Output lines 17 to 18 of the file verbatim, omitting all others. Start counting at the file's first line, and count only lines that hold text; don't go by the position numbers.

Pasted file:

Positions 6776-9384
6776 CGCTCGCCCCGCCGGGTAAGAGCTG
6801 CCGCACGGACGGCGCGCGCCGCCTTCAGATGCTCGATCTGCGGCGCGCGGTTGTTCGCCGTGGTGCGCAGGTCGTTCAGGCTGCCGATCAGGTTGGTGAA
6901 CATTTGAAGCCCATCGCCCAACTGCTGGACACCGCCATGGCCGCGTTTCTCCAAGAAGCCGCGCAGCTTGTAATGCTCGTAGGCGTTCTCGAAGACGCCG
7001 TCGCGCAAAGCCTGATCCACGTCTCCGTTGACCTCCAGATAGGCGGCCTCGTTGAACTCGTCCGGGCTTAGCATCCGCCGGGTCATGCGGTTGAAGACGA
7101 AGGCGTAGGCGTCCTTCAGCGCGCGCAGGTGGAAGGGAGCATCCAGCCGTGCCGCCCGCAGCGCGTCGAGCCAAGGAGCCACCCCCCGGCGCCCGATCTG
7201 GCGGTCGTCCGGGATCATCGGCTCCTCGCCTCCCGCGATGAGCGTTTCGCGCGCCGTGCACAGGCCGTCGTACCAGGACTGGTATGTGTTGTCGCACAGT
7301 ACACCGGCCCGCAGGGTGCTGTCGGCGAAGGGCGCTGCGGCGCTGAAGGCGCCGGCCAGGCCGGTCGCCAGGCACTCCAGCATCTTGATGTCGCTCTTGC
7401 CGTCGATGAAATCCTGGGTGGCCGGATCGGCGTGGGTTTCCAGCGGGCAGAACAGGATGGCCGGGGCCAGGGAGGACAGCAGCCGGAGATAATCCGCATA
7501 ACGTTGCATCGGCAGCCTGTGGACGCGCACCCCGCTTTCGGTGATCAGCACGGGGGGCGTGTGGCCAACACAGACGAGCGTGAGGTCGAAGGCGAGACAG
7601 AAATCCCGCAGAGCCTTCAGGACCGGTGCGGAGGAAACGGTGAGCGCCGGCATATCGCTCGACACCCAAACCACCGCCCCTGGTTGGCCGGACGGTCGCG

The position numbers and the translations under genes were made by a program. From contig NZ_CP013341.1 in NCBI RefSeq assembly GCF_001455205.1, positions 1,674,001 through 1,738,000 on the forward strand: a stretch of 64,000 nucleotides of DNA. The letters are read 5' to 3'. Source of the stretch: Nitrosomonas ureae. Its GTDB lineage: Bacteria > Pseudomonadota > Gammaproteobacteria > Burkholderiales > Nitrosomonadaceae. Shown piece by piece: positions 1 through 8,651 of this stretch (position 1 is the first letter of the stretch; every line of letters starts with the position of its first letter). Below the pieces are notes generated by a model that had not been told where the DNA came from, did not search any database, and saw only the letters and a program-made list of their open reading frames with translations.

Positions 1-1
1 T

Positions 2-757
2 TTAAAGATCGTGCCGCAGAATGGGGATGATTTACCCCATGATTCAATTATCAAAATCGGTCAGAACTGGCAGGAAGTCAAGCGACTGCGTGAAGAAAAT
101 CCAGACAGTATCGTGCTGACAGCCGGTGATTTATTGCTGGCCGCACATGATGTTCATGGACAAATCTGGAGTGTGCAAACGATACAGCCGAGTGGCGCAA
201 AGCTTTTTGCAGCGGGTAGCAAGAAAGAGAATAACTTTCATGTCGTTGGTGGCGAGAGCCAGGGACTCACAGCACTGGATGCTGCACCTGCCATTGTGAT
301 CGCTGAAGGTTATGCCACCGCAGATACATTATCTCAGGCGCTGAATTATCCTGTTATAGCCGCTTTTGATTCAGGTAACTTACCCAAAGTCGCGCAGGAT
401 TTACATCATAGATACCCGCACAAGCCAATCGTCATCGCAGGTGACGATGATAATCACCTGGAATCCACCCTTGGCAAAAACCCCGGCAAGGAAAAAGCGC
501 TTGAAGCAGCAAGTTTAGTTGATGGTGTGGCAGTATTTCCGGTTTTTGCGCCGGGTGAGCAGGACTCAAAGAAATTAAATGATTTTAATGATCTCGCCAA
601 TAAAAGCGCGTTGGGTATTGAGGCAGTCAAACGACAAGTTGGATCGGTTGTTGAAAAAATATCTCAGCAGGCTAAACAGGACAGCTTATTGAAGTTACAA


101 CCAGACAGTATCGTGCTGACAGCCGGTGATTTATTGCTGGCCGCACATGATGTTCATGGACAAATCTGGAGTGTGCAAACGATACAGCCGAGTGGCGCAA
201 AGCTTTTTGCAGCGGGTAGCAAGAAAGAGAATAACTTTCATGTCGTTGGTGGCGAGAGCCAGGGACTCACAGCACTGGATGCTGCACCTGCCATTGTGAT